The wife of the couple was born in Asakusa and knows this place very well.
Of course we have been to Asakusa many times and even had a ride on the Rickshaw and in the past when I used to live in Tokyo, Asakusa was within my radius, but I felt as if it was a new place when we walked there with her.
First, she instructed us where to meet.
It was not at the well-known Kaminari-mon Gate, but “next to the Gate, there is a Okoshi (Japanese cake made of grain and sweet) shop in which they are always showing how to make it. Let’s meet in front of it” .
So we met there and first we went to a street with many pubs with rather disorderly atmosphere as it was lunch time.
We went in to one of the pubs and ate simmered beef giblets, fried cake of layered slices of ham and so on which are the common foods in old fashioned Japanese pubs.
And we drank sake.
I would say that the atmosphere of this pub here was not very Japanese, but more like Asian and they were targeting foreign customers who were so many in Asakusa, as well as younger Japanese people.
According to our friend, this street used to be full of shops which were selling Chima Jeogori, the traditional Korean costume.
While eating I was looking out at the street and I saw quite a few women walking wearing Japanese kimono.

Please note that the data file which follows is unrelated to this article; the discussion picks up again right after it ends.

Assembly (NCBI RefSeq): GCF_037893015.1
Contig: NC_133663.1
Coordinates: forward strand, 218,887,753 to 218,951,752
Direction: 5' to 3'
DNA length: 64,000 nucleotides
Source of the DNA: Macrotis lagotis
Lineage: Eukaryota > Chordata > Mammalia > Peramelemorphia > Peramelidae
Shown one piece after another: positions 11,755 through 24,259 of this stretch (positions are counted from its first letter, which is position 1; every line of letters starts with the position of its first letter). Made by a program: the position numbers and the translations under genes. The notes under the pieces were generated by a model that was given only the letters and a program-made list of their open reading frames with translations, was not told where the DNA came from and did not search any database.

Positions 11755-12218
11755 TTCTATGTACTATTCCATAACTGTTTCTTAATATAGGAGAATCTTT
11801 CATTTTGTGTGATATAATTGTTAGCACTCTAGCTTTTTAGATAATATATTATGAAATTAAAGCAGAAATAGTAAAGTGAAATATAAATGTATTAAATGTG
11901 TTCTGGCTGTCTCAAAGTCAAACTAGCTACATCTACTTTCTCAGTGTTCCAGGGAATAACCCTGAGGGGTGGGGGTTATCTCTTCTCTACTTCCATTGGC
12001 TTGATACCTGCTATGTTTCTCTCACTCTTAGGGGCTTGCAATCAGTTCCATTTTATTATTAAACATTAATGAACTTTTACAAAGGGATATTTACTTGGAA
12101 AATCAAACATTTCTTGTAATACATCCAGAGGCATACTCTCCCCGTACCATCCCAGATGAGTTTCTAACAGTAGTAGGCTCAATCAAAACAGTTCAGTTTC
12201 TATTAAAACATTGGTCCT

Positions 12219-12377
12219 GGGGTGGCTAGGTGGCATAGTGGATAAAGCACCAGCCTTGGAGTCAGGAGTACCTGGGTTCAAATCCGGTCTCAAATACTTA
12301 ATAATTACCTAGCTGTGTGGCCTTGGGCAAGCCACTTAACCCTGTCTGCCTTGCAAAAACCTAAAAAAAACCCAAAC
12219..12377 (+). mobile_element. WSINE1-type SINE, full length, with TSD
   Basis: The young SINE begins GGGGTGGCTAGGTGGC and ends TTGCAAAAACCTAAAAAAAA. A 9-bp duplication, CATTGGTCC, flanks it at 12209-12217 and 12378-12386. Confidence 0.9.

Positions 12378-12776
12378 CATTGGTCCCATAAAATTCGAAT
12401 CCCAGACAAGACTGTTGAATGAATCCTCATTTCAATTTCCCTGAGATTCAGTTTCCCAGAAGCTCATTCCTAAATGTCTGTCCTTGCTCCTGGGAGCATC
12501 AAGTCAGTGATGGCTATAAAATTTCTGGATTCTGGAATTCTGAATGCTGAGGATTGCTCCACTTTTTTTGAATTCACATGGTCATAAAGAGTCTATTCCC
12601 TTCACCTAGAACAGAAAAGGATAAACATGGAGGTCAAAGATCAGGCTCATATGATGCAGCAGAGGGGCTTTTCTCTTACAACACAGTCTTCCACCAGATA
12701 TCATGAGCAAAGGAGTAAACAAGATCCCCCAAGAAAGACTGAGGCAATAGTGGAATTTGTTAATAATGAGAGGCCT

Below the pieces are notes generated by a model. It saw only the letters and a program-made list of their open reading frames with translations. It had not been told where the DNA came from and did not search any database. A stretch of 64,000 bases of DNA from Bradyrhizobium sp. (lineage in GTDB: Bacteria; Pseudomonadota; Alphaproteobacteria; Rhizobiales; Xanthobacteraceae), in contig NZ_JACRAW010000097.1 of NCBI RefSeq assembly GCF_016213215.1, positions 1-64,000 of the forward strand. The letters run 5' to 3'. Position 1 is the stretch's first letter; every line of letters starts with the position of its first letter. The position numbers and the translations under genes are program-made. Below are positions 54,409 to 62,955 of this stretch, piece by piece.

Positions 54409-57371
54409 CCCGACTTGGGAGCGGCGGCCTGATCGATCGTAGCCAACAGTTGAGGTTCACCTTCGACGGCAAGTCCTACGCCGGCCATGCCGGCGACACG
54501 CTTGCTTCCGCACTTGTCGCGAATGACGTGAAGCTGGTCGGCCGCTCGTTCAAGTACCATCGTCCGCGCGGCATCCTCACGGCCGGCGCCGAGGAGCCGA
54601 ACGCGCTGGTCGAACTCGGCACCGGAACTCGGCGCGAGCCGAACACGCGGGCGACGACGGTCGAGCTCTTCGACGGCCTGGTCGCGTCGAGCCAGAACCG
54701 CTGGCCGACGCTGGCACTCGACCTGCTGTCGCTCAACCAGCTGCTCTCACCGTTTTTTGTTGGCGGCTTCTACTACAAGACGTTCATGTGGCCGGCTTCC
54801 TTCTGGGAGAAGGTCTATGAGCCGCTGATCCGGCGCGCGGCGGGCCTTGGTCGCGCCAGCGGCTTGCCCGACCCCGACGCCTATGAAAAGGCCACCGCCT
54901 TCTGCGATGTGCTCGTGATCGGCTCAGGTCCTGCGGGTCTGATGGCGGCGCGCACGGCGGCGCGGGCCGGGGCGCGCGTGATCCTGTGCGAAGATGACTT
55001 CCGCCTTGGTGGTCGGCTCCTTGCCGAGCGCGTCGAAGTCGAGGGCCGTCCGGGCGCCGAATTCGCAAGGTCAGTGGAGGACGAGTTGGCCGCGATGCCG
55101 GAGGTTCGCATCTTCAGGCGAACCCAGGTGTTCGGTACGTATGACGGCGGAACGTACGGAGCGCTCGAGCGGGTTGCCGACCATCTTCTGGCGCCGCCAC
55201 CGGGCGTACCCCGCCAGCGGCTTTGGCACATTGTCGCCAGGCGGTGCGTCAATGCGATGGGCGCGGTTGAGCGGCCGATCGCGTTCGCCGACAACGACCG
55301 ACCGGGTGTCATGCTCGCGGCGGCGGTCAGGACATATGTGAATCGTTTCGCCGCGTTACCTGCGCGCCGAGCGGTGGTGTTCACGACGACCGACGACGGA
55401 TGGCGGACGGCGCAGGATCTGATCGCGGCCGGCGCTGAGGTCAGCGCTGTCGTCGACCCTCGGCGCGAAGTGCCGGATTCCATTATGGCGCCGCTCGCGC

Nowadays there are many shops which rent kimonos and dress you in them and let you walk around the town.
This kind of service has been popular in Kyoto for a long time, but now every town with some traditional Japanese atmosphere seems to have this service.
To be honest, I would have liked the idea of the four of us (she and her husband and us) wearing flashy kimonos walking around the town, but she declared “they are just so sleazy!”.
She herself has some quality kimonos such as the one woven in Oshima Tsumugi weave and she can wear them properly by herself, which I cannot even imagine doing myself.
After lunch, we went up to the top of the hotel they were staying in and saw the view of Asakusa.
There were two towers, old and new – – the five storey pagoda of Senso-ji temple and Tokyo Sky Tree.
Then, we went to Kappabashi Street which is full of kitchenware shops mainly for restaurants.
There were shops selling dishes, shops for hardware, shops specialised in labels and so on.
The most interesting one was the shop selling food samples which are to be displayed in the show windows in front of restaurants.
There were many mouthwatering foods, such as sushi, Japanese beef and beer.
They are all made of wax, but so realistic that if they were not in transparent bags, I would have stretched my hands and eaten them.
Especially the samples of Daifuku-mochi (rice cake stuffed with sweet bean jam) were surprisingly realistic.
Even my friend said “These must be real, they cannot be samples”.
On the sign of this shop, it said “the producer of appetite”.
I think they are exactly that.